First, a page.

Beyond Jupiter jack strain, sativa, and hybrid, dispensaries might divide the types of cannabis they have into strains. Strains are essentially different breeds of cannabis, and they’re bred to have specific effects on the user.
But if the terms indica, sativa, and hybrid are essentially useless categorizations, are strain names also meaningless?
Not exactly, says Elberg.
“Not all seeds that are sold under the same name are genetically identical, or even necessarily related. Some producers may choose to create a strain name essentially as a branding exercise, or to identify their product with an existing name because they believe the product matches characteristics the market expects from product sold under that name,” Elberg explains.
There are, however, still consistencies among product sold under specific strain names, Elberg adds.
“In general, for the less common names, product sold by different vendors tends to be pretty consistent,” he notes. “For the most common strain names, however, a wider variety of different products are sold.”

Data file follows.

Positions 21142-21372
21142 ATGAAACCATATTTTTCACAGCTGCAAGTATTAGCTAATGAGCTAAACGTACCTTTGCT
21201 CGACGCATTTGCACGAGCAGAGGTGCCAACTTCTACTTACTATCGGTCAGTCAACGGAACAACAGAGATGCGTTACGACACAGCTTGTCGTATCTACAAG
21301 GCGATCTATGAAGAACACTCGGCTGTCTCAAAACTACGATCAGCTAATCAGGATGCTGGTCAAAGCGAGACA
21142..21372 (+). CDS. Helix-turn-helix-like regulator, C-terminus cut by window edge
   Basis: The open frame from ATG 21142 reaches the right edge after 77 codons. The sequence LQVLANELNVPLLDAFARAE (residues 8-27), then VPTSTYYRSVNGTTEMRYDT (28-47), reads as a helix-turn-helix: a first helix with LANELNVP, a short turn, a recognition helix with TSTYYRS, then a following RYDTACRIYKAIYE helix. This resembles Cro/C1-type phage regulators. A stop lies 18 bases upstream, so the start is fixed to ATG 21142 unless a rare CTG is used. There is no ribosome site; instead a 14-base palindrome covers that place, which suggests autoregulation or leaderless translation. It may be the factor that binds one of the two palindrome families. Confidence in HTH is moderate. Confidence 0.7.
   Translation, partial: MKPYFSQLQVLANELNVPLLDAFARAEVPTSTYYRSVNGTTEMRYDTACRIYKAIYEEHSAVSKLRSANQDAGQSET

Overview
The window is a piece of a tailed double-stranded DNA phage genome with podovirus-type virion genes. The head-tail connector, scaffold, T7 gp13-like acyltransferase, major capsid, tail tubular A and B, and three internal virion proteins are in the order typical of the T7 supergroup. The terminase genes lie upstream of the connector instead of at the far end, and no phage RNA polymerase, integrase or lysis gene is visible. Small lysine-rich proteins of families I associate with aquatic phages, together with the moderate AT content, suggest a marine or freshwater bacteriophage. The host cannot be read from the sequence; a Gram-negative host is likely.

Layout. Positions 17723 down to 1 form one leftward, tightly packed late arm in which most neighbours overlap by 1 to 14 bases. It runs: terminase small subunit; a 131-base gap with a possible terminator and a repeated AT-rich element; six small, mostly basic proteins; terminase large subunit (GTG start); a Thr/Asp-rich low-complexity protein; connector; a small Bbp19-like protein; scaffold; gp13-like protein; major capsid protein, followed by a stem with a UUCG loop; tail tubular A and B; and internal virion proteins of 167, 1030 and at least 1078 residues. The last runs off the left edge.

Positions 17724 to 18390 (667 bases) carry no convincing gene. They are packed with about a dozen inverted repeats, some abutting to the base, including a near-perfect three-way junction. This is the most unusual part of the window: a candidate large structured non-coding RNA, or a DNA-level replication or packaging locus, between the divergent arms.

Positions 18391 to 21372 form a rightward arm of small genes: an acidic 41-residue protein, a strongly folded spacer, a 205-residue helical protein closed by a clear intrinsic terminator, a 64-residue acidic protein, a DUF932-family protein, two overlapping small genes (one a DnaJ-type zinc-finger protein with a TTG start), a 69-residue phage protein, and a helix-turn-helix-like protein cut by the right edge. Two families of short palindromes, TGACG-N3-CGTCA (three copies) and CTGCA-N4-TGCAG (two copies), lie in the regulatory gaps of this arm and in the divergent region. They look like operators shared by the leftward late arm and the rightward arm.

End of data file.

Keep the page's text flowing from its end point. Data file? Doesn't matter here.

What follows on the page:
Strain names frequently describe the lineage of a variety, a major aromatic component, or a possible effect. As a result, strains are often marketed based on the characteristics that their names advertise. Both Afghani and Kush are strain names that denote their origins (Afghanistan and the Hindu Kush mountain range, respectively), Tangie and GSC (more commonly known as Girl Scout Cookies) allude to their respective aromas, and Calm by Canndescent is meant to convey how the strain will make you feel.
If you go to a dispensary and say you’re looking for an uplifting cerebral high and sweet flavors, the budtender may offer you an eighth of Blue Dream because it’s a popular strain known for both of your criteria. But you may get home and smoke that Blue Dream only to find yourself in heavy couch lock, tasting nothing but herbal earthiness. That’s because strain names are not reliable in predicting effects, flavors, or medicinal benefits. In other words, a strain name is more or less a marketing message.
OG Kush, for example, is one of Southern California’s most popular strains and can be found in nearly every dispensary. But the effects of an OG Kush from one dispensary to the next can be completely different. A strain’s characteristics can vary greatly from grower to grower. Different growing, harvesting, and processing conditions inevitably result in varying cannabinoid and terpene contents. So your best bet at finding the flower that works for you is to buy based on the chemical composition of the flower and the possible effects that are described by the brand or cultivator that made it, rather than the strain name alone.